We’re ready for this. Our national network has done more to promote solar, wind and energy efficiency on the state and local level than any other group in the country. We’ve won clean energy policies, from pro-solar initiatives to clean cars programs to renewable energy standards in 22 states, all of which are driving down the costs of wind and solar, and driving down carbon pollution.

Now we need you to join this movement and the first step is an easy one: Add your name in support of a 100% renewable future.

Together, we can do this. A 100% renewable future based on 100% American-made energy is 100% possible. And it starts now.

Peter Kirkeskov Rasmussen via Flickr

100% Clean Energy Updates

News Release | Environment Texas

School leaders ask Governor Abbott for funding for electric buses

AUSTIN - More than 30 trustees, administrators, and transportation directors for school districts across Texas joined with environmental and health advocates in a letter to Governor Abbott calling for funding for electric school buses. The letter comes as a new report documented the benefits of electric school buses and financing opportunities. 

> Keep Reading
Report | Environment Texas Research and Policy Center

Accelerating the Transition to Electric School Buses

THE VAST MAJORITY of school buses in the United States run on diesel, a fossil fuel that has been shown to cause numerous health problems, including asthma, bronchitis, and cancer. Diesel exhaust is also a greenhouse gas, which contributes to climate change. However, there is an alternative: zero-emission battery electric school buses.

> Keep Reading
News Release | Environment Texas Research and Policy Center

New report: A blueprint for stronger, more sustainable American infrastructure

On Jan. 20, 2021, the United States will have a new president, helping to turn the page on a brutal year of disease and disruption. While stark political divisions will undoubtedly remain, a new report from TexPIRG Education Fund, Environment Texas Research & Policy Center, and Frontier Group lays out a vision to bridge political divides through infrastructure investment, seizing a critical opportunity to emerge as a stronger nation after the COVID-19 pandemic is over.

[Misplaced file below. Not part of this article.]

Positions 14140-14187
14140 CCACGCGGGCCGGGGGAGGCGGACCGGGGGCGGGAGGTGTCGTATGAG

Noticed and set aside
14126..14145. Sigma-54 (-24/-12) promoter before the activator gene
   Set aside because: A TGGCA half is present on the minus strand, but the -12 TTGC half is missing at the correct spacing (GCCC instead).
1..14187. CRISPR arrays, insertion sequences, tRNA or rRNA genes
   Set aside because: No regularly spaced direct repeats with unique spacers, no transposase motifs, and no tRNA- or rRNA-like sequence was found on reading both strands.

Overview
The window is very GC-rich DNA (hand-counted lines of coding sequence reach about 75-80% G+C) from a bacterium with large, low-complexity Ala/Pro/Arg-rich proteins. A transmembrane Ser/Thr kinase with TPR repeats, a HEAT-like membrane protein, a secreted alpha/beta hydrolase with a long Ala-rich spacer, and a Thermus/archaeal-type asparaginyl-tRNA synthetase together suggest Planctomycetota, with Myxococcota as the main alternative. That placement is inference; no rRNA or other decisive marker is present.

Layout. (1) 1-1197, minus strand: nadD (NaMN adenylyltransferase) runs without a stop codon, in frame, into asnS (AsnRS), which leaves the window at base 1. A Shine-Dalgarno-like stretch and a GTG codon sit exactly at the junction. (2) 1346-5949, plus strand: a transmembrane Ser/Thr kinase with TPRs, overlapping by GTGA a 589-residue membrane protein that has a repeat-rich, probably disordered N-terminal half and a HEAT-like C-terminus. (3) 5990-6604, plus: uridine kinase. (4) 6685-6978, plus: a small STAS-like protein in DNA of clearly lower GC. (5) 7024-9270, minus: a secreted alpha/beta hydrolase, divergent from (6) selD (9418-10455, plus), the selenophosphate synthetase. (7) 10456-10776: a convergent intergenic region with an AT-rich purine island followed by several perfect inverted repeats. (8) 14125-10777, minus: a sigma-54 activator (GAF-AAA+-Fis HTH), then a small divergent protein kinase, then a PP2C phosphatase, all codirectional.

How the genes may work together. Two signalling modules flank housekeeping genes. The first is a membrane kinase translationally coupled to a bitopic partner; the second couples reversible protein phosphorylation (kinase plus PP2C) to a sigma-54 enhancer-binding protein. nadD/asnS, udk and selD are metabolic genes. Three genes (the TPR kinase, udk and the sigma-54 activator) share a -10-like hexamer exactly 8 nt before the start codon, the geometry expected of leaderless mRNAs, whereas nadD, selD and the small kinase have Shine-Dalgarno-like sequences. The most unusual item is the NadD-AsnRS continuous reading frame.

> Keep Reading
Report | Environment Texas Research and Policy Center

Renewables on the Rise 2020

Clean energy is sweeping across America and is poised for more dramatic growth in the coming years. Wind and solar energy were just beginning to take off ten years ago; today, they are everyday parts of America’s energy landscape. America produces almost four times as much renewable electricity from the sun and wind as it did in 2010. Today, wind, solar and geothermal power provide nearly 10% of our nation’s electricity.

> Keep Reading
News Release | Environment Texas Research and Policy Center

Longtime wind leader Texas ranks just 11th nationally for percentage of renewables

AUSTIN - Texas has long led the nation in total wind power capacity, but with 21.9% of total electricity sales coming from renewable energy, Texas ranks just 11th in the nation for its percentage of renewables, according to a new study by the Environment Texas Research and Policy Center. Oklahoma, Iowa, Kansas and North Dakota all had more than 45% renewable power in 2019.

> Keep Reading